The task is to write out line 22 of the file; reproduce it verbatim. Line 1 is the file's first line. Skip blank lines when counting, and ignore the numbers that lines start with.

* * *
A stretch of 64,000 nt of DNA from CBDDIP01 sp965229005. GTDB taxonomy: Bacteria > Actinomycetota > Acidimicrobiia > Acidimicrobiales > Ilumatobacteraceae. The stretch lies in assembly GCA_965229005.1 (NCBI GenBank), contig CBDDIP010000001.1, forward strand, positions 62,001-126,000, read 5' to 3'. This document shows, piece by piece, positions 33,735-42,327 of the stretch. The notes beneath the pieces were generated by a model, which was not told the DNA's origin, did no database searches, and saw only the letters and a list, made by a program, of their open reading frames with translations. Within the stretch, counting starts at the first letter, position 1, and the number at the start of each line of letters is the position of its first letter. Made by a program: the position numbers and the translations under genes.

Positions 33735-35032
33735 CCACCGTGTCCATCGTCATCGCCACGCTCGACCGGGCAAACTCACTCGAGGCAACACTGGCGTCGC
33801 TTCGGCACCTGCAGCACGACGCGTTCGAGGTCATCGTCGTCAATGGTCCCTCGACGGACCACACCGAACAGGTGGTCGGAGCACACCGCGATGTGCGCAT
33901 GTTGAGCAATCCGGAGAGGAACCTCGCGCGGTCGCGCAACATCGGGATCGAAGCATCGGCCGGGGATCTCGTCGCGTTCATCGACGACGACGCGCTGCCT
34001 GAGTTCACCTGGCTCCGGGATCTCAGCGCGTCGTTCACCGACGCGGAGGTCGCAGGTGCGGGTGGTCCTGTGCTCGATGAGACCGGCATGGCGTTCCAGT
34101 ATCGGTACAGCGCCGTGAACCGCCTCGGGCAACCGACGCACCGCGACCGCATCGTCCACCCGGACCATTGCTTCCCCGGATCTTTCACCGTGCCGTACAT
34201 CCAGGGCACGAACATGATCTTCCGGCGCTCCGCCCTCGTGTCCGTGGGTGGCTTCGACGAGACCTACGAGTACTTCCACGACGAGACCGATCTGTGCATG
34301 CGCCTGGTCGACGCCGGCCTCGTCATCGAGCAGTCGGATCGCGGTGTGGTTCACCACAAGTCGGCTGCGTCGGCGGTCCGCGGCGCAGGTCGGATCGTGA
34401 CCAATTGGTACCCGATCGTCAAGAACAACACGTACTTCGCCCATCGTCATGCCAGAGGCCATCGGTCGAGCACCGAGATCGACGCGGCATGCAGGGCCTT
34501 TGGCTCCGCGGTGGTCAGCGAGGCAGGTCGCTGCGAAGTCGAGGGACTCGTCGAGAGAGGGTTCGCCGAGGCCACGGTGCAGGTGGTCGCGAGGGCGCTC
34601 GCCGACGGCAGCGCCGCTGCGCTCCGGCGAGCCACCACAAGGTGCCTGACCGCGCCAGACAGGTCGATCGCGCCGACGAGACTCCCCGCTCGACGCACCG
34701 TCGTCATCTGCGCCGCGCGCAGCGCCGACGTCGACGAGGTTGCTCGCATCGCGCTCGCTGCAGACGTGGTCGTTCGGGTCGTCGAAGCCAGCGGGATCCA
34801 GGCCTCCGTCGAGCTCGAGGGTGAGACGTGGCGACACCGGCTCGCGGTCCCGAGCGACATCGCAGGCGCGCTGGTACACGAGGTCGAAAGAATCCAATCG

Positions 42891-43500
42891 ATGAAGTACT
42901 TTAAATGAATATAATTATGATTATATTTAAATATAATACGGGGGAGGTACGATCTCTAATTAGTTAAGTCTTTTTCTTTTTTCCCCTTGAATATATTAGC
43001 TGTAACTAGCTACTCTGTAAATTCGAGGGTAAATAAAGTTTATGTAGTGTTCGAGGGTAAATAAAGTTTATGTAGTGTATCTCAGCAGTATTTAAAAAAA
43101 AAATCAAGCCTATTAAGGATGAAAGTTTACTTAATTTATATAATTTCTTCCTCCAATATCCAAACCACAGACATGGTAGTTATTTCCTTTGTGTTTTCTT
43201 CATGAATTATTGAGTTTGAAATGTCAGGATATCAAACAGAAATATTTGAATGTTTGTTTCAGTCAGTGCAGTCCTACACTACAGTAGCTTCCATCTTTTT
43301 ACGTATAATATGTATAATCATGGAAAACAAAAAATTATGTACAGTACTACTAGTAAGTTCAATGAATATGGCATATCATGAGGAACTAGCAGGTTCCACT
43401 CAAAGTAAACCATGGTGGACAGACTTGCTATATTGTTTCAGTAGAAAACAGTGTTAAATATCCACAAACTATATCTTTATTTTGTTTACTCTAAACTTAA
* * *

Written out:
43401 CAAAGTAAACCATGGTGGACAGACTTGCTATATTGTTTCAGTAGAAAACAGTGTTAAATATCCACAAACTATATCTTTATTTTGTTTACTCTAAACTTAA